Coimbra University, Portugal

Comorbidities of Tourette's syndrome

“Tourette's syndrome and associated disorders: a systematic review”, posted 8 October 2013 by Bárbara Roque Ferreira, José Luís Pio Abreu and Cristina Januário. Medical Faculty of the Coimbra University, Portugal.

Tourette’s syndrome is the most common cause of tics and it is clinically heterogeneous. Because of that heterogeneity, many cases may remain underdiagnosed or not very well accompanied. Indeed, at least 90% of these patients may have other comorbidities, mainly neuropsychiatric, and we frequently see that the number of comorbidities is positively correlated with the severity. Thus, when we treat these patients, it is important to consider the presence of other associated disorders in order to choose the better treatment for each case.

Our article is a systematic and updated review of all the comorbidities of Tourette’s syndrome. As far as we know, in the scientific literature, there is no other article which globally analysis all the disorders associated with this syndrome. We point out the prevalence of those disorders and the clinical features we may find when we look at these patients.
Moreover, in this article, we also analyze the proposals to explain why Tourette’s syndrome is associated with so many neuropsychiatric disorders. We know Tourette's syndrome is in the interface between Neurology and Psychiatry and the neurosciences have clarified several psychiatric disorders. Therefore, we also think this study can amplify our understanding about Tourette’s syndrome and other psychiatric disorders.

Objective: Compile data on Tourette’s syndrome, tics and associated disorders. Methods: A systematic review of the literature was conducted, using the ‘‘5S’’ levels of organization of evidence from healthcare research (Systems, Summaries, Synopses, Syntheses, Studies), based on the model proposed by Haynes. We used the keywords “Tourette”, “tics” and “comorbidity” and we cross-referenced them. We have also included the articles supplied by the Publisher and in process on July 31, 2013. Results: From all the articles given by the research, we selected 65 for relevance, since those analyzed the epidemiology, the clinical features and the etiopathogeny of Tourette’s syndrome and its comorbidities. Tourette’s syndrome is included in the hyperkinetic movement disorders and at least 90% of patients exhibit neuropsychiatric comorbidities of which attention deficit hyperactivity and obsessive-compulsive disorders are the most common. The syndrome is clinically heterogeneous and has been understood as a dysfunction in cortico-striatal-thalamic-cortical circuits involving various neurotransmitters. Although the genetic etiology has been widely studied, other factors are also important to better understand this syndrome and the associated disorders. Conclusions: Tourette’s syndrome is a neurodevelopmental disorder which results from the impact of stress factors on a vulnerable biological substrate, during the critical periods of the neurodevelopment. The study of Tourette’s syndrome and its comorbidities may clarify at different levels our understanding of several neuropsychiatric disorders with clinical and therapeutic relevance.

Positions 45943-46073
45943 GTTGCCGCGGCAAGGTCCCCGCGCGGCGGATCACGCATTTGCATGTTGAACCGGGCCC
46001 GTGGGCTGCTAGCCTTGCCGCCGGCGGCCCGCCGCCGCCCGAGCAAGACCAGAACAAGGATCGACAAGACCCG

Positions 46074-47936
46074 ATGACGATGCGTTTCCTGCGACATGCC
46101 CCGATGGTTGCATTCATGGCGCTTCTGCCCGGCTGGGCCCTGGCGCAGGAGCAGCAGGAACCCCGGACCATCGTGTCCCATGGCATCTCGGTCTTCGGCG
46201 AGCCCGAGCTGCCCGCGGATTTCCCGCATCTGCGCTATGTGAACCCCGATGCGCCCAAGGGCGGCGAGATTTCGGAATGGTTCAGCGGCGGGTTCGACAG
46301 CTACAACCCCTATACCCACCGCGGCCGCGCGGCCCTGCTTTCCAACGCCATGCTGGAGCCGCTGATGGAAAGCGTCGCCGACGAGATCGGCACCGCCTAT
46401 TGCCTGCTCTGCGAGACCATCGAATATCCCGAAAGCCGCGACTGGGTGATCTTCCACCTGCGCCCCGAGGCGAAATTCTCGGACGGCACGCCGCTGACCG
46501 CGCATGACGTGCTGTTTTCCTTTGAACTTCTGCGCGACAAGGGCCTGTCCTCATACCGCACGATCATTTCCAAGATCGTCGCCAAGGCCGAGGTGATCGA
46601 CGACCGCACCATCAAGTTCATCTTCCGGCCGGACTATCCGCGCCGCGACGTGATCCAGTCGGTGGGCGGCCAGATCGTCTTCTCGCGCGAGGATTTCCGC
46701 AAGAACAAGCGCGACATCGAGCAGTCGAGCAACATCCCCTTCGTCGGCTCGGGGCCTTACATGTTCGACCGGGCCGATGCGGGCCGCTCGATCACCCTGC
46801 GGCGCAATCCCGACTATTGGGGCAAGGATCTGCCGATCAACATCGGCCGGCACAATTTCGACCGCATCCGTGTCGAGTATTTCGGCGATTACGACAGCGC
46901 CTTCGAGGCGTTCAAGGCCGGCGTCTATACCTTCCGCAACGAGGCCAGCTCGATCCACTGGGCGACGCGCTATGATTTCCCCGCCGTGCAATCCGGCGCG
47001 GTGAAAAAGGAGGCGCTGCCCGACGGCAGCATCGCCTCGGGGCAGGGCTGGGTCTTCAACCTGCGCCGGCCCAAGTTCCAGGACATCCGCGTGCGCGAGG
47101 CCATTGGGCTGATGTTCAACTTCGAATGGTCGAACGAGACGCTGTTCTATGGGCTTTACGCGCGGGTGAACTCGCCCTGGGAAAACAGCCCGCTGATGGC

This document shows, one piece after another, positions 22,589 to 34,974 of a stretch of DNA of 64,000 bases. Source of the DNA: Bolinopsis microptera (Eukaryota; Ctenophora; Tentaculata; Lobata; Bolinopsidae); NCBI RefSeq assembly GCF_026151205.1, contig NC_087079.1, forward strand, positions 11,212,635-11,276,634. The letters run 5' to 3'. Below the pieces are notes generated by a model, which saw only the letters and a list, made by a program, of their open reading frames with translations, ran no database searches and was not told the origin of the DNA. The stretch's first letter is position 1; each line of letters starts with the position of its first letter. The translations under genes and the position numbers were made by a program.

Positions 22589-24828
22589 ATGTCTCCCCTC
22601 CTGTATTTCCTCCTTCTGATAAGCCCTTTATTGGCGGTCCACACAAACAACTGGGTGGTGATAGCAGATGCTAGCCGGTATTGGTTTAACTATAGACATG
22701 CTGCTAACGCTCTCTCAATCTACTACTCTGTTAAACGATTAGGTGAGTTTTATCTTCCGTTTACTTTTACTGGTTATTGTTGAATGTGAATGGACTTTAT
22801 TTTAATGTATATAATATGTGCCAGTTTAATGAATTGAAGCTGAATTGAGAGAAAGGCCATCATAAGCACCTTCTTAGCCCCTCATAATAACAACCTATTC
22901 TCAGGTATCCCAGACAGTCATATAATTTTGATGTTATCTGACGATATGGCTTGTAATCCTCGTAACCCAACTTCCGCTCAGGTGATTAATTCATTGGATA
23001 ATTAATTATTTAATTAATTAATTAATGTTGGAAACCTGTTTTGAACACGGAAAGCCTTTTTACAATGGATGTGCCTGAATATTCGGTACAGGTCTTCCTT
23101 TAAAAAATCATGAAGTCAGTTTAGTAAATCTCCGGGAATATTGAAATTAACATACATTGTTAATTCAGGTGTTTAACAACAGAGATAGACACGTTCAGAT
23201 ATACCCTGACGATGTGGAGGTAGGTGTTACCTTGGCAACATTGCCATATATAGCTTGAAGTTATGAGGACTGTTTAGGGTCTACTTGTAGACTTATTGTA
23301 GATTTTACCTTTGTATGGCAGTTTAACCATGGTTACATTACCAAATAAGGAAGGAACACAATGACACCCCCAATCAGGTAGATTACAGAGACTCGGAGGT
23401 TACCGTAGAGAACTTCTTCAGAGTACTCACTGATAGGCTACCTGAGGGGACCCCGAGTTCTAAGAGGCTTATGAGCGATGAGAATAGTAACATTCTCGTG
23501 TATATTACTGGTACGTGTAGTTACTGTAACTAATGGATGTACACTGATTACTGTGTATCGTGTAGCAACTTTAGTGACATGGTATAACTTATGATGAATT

Author's credentials 

1. Bárbara Roque Ferreira

  • Medical Doctor, Coimbra Hospital and University Centre, Portugal. 
  • Master in Medicine, Medical Faculty of Coimbra University, Portugal. Master’s thesis in the area of Tourette’s syndrome.
  • Member of the Portuguese Medical Association.
  • Some scientific publications and academic awards. One book published in Portugal. 

2. José Luís Pio Abreu 

  • MD, PhD, psychiatrist, professor of Psychiatry at Medical Faculty, Coimbra University, Portugal.
  • Member of the Centro de Filosofia Das Ciências, Lisbon University.
  • Nine books published in Portugal, some of them also published in Brazil, Italy, Spain and Latin America. Three of them awarded in Portugal and in Italy.
  • A long career of research and publishing since 1972.
  • More recent papers in Acta Psychiatrica Scandinavia, British Journal of Psychiatry, Revista Brasileira de Psiquiatria, Australian and New-Zealand Journal of Psychiatry, European Psychiatry, Journal of Trauma and Dissociation. 

3. Cristina Januário

  • MD, PhD, neurologist, Coimbra Hospital and Universitary Centre (CHUC EPE), Neurology Department, Coimbra, Portugal. 
  • Head of Department of the Movement Disorder’s Unit. Ataxia and Movement Disorders specialist. 
  • Assistant Professor of Neurology, Medical Faculty, Coimbra University, Portugal. Assistant Professor of Biochemistry, Medical Faculty, Coimbra University, Portugal (1989-1998).
  • A long career of research in the area of movement disorders (e.g. “LRRK2 role on auto-antibody production by human B cells”, Co-PI: Margarida Carneiro, Cristina Januário, Rosário Almeida; Michael J. Fox Foundation for Parkinson’s).
  • Several funded projects in the movement disorders. (e.g. “Enroll-HD: A Prospective Registry Study in a Global Huntington’s Disease Cohort.” A CHDI Foundation Project. PI Cristina Januário; “Everyday Executive Function in Parkinson and Huntington Disease: a Novel Ecological Approach”, supported by FCT - SFRH/BD/85358/2012). 

Contact the authors.